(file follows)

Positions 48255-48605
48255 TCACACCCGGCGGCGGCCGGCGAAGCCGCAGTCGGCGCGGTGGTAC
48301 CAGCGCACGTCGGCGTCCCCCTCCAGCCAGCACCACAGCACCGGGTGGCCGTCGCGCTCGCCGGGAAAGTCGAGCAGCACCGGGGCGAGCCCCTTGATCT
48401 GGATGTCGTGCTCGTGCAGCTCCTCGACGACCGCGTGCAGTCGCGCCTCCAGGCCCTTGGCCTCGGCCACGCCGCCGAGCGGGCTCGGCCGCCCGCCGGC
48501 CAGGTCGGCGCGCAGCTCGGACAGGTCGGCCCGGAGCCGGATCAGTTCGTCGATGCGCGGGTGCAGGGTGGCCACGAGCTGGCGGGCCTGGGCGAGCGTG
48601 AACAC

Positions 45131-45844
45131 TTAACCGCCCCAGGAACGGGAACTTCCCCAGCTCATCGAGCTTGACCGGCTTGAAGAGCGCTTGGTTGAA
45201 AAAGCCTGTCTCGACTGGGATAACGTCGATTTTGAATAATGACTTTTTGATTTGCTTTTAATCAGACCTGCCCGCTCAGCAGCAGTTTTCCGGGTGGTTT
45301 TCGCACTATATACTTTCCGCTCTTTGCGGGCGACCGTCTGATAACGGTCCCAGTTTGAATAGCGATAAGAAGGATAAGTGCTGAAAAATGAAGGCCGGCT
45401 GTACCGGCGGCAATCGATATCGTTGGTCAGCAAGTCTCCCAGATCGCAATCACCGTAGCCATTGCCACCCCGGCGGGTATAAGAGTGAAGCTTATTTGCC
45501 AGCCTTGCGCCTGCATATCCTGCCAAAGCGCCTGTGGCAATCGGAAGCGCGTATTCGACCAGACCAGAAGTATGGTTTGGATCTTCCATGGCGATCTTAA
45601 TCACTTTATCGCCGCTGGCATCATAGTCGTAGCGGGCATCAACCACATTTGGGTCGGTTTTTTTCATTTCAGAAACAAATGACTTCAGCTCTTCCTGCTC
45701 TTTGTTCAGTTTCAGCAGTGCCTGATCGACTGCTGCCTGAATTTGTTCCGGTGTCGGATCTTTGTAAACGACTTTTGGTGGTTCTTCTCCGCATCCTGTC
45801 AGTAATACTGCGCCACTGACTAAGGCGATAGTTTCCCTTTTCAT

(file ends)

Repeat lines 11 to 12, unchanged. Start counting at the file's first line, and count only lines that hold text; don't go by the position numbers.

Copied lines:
45401 GTACCGGCGGCAATCGATATCGTTGGTCAGCAAGTCTCCCAGATCGCAATCACCGTAGCCATTGCCACCCCGGCGGGTATAAGAGTGAAGCTTATTTGCC
45501 AGCCTTGCGCCTGCATATCCTGCCAAAGCGCCTGTGGCAATCGGAAGCGCGTATTCGACCAGACCAGAAGTATGGTTTGGATCTTCCATGGCGATCTTAA